Lady Bird Johnson once said, "While the spirit of neighborliness was important on the frontier because neighbors were so few, it is even more important now because our neighbors are so many."
The first lady of the United States (1963-1969) had the right idea, but in a sprawling urban environment like New York City, people can feel isolated even though high-rise residential buildings put many people and families in very close proximity to one another. Living cheek-by-jowl doesn't automatically turn a group of people into a community—sometimes it even has the opposite effect. Lives are busy and schedules hectic, and the last thing many people want to do when they're at home is socialize with their neighbors.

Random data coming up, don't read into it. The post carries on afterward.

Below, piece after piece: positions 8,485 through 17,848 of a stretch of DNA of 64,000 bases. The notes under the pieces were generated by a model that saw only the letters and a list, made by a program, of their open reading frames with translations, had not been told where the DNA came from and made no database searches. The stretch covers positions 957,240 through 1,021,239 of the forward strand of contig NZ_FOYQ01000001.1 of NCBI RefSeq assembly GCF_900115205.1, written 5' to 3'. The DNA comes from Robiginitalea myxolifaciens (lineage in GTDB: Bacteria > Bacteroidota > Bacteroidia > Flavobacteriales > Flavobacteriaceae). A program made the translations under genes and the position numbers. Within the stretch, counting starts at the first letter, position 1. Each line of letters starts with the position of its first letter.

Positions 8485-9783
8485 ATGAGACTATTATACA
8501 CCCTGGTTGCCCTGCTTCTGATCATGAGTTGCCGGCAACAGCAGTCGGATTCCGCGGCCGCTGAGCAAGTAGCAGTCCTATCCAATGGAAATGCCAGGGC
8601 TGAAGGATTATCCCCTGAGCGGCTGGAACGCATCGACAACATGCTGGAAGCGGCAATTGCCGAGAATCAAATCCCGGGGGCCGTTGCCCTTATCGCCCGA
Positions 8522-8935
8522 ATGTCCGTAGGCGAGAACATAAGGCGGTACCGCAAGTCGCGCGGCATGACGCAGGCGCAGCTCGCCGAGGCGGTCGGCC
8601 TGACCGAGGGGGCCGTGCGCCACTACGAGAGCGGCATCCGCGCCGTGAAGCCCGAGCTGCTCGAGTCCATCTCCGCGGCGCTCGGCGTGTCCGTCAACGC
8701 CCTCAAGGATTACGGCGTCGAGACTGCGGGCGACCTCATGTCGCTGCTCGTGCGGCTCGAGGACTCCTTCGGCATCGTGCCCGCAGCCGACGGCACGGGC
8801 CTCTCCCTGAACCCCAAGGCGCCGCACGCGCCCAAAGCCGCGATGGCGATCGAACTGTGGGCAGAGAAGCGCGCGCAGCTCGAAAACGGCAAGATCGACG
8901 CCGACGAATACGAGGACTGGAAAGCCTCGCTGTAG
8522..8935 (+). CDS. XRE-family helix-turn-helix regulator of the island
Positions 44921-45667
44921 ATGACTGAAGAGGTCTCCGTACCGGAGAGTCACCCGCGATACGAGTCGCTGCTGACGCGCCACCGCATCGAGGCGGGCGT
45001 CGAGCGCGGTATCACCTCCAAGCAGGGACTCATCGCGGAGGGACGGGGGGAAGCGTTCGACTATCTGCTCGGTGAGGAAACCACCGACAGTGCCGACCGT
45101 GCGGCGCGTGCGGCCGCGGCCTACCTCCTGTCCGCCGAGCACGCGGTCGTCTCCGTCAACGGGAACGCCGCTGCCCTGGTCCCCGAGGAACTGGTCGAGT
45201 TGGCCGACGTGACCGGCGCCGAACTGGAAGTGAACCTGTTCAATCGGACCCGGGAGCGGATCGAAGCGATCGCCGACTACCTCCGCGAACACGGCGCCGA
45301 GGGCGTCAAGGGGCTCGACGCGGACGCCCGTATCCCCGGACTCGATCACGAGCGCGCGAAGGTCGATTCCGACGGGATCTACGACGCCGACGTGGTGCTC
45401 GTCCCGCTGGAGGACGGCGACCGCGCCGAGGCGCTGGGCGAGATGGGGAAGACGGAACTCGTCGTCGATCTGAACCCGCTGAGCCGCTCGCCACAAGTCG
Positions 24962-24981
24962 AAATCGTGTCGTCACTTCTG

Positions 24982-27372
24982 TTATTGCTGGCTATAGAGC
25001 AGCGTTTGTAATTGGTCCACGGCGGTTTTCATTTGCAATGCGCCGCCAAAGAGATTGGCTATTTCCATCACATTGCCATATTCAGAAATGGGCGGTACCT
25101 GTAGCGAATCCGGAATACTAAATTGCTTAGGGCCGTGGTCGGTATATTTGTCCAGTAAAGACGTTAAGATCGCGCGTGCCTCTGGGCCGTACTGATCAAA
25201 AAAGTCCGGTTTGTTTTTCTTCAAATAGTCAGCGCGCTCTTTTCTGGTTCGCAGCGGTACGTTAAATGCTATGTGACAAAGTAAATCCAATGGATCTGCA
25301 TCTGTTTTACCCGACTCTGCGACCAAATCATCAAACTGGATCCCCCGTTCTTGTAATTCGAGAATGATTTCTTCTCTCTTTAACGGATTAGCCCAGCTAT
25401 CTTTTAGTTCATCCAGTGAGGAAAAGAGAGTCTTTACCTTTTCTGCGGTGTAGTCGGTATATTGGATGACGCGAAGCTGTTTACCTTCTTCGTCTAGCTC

However, building a sense of community is valuable for the residents—it creates a network of communication and support among building residents, and ultimately improves the quality of life within the building community.
"The importance of community spirit in an urban setting cannot be underestimated," says Jonathan Klein, president of Wentworth Property Management in Brooklyn. "If residents and shareholders do not feel a sense of community spirit, this can create an atmosphere where residents can feel disenfranchised and powerless. A positive community spirit creates a sense of neighborhood, accountability and an outlet to voice wants and needs within the community."
That value extends beyond the residents too and helps to improve the reputation and quality of the building, says Steve Kass, president of the Nanuet, New York-based American Leisure Corporation, a company that, among other things, creates events for building residents to enjoy.